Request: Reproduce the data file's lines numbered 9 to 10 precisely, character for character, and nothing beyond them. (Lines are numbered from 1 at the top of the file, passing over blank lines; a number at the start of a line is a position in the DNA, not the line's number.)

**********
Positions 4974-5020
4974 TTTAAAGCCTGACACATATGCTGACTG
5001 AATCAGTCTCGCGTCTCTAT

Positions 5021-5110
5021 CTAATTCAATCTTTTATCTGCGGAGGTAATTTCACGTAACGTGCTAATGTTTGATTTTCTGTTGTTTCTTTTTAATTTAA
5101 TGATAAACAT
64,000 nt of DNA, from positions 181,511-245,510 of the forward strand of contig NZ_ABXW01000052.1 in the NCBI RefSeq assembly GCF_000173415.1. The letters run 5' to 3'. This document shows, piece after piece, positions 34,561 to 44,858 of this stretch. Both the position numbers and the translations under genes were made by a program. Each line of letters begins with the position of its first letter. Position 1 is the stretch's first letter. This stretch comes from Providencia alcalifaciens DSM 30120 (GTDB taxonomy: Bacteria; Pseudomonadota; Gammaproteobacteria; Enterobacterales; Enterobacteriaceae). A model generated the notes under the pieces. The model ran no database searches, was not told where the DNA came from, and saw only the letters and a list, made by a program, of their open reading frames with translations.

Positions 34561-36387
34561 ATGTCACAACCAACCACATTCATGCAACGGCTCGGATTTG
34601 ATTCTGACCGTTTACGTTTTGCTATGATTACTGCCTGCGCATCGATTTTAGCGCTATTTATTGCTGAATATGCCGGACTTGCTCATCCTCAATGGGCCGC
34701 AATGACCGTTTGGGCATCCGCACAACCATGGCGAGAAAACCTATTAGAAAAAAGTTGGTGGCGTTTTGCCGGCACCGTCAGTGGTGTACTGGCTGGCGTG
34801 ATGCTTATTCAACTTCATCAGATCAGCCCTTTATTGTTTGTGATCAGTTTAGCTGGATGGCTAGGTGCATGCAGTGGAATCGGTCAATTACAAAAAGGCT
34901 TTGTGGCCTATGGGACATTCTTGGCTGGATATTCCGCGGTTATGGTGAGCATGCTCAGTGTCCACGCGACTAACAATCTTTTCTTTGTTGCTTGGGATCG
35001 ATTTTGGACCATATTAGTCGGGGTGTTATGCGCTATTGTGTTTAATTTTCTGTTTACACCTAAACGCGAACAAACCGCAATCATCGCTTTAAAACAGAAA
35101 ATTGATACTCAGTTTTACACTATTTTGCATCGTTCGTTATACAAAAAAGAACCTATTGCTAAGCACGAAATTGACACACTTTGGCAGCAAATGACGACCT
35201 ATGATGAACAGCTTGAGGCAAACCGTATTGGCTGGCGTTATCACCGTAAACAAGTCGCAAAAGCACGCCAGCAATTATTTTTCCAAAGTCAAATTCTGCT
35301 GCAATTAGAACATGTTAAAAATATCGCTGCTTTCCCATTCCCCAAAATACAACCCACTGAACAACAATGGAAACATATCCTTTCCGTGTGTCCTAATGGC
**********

34561 ATGTCACAACCAACCACATTCATGCAACGGCTCGGATTTG
34601 ATTCTGACCGTTTACGTTTTGCTATGATTACTGCCTGCGCATCGATTTTAGCGCTATTTATTGCTGAATATGCCGGACTTGCTCATCCTCAATGGGCCGC